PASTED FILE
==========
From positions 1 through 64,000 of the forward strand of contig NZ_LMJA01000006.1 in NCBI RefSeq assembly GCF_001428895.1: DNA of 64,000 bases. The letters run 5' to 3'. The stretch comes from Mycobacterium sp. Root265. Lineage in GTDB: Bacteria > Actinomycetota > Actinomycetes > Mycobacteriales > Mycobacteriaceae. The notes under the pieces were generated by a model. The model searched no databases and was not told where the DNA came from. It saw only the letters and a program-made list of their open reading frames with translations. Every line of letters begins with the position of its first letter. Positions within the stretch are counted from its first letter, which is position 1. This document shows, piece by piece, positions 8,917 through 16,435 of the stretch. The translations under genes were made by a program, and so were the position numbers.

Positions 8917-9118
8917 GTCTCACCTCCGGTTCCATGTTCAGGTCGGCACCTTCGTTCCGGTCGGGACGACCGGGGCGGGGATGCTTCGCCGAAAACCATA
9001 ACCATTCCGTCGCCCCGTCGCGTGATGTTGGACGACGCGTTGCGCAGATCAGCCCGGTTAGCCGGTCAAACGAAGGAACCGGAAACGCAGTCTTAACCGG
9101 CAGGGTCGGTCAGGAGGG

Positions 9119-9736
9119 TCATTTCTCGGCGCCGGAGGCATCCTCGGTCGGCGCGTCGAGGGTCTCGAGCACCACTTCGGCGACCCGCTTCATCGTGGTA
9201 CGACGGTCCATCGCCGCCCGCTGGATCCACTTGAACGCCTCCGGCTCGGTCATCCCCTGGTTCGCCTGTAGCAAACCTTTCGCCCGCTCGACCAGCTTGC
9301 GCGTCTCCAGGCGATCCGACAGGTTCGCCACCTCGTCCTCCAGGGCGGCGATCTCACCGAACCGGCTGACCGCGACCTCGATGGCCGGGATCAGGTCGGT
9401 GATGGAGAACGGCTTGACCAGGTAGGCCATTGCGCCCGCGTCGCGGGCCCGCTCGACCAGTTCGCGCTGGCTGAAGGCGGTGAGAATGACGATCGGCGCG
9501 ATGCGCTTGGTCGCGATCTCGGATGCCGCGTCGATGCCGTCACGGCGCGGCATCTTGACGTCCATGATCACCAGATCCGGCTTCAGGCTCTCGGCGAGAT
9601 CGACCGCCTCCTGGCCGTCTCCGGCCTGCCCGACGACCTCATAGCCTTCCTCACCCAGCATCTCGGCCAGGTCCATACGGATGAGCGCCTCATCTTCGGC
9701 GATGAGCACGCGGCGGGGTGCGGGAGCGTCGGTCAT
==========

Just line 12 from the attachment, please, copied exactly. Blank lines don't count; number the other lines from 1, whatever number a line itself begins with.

9601 CGACCGCCTCCTGGCCGTCTCCGGCCTGCCCGACGACCTCATAGCCTTCCTCACCCAGCATCTCGGCCAGGTCCATACGGATGAGCGCCTCATCTTCGGC